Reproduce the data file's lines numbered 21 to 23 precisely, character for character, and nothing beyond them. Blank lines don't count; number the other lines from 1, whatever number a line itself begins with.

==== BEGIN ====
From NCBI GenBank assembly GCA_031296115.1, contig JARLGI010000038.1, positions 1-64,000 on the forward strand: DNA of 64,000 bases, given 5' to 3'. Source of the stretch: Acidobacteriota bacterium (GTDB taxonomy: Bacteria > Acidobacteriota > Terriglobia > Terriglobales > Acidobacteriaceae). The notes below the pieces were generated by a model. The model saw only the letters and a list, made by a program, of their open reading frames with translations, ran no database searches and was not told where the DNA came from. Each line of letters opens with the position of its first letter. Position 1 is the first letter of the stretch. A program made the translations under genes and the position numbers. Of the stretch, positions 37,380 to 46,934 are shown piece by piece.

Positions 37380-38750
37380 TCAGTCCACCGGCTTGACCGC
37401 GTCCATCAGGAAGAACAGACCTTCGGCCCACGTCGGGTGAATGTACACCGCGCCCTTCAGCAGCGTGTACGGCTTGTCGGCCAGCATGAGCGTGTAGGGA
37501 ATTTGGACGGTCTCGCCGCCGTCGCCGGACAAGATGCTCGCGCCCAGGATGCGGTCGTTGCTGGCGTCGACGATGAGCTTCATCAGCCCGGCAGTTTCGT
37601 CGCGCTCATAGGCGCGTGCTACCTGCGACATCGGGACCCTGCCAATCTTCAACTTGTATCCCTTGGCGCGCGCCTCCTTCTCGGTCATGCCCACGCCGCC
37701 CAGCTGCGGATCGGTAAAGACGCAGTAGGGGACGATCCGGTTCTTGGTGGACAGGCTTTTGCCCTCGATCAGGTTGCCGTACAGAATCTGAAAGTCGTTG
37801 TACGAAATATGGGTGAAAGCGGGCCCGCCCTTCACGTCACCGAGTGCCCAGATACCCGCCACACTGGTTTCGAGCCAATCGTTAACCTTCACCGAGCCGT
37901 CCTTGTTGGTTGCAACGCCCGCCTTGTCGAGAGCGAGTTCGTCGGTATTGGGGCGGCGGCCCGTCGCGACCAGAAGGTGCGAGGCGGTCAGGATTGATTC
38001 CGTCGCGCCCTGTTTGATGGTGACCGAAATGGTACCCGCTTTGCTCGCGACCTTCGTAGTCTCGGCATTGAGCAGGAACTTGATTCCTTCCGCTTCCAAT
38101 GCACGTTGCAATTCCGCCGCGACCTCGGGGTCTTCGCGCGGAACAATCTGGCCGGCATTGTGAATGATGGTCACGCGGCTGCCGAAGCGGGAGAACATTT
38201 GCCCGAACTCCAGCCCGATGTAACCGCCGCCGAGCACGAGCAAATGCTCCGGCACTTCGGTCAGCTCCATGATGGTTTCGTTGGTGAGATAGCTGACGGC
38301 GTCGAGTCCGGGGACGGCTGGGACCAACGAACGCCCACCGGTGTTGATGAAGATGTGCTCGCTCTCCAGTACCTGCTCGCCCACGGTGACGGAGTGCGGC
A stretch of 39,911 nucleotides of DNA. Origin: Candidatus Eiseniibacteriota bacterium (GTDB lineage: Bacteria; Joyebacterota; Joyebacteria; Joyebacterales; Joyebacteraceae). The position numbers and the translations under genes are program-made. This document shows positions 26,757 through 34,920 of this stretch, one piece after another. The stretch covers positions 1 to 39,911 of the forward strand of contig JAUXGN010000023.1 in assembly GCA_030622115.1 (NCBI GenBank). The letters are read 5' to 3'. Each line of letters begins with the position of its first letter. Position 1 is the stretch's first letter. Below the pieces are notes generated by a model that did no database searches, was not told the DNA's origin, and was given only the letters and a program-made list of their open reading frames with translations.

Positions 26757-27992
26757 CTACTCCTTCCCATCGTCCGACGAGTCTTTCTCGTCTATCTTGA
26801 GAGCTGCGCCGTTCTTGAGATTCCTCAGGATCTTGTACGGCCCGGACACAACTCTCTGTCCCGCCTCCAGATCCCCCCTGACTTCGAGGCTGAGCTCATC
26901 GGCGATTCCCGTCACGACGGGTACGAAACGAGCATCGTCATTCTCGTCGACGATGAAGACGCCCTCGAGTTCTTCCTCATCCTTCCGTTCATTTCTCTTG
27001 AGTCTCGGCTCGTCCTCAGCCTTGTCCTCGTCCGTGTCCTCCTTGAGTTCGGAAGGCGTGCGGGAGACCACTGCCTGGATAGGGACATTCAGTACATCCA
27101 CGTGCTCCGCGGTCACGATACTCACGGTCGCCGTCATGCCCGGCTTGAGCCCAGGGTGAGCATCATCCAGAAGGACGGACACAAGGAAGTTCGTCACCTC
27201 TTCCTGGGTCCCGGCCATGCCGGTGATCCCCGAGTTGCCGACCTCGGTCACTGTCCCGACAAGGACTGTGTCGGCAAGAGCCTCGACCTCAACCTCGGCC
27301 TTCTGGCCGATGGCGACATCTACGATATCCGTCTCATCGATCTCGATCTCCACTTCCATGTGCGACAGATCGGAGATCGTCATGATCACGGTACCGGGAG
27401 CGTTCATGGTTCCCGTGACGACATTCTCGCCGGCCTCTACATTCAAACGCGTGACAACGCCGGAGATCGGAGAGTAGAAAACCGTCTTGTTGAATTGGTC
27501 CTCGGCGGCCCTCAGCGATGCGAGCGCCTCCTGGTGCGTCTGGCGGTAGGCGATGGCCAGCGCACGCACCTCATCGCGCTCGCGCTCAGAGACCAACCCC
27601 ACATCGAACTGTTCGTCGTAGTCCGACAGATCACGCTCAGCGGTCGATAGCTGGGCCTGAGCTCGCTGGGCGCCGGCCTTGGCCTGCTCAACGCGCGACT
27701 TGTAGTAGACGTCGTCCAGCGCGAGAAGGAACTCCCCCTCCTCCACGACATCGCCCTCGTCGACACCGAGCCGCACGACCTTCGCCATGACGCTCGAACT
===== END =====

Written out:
27201 TTCCTGGGTCCCGGCCATGCCGGTGATCCCCGAGTTGCCGACCTCGGTCACTGTCCCGACAAGGACTGTGTCGGCAAGAGCCTCGACCTCAACCTCGGCC
27301 TTCTGGCCGATGGCGACATCTACGATATCCGTCTCATCGATCTCGATCTCCACTTCCATGTGCGACAGATCGGAGATCGTCATGATCACGGTACCGGGAG
27401 CGTTCATGGTTCCCGTGACGACATTCTCGCCGGCCTCTACATTCAAACGCGTGACAACGCCGGAGATCGGAGAGTAGAAAACCGTCTTGTTGAATTGGTC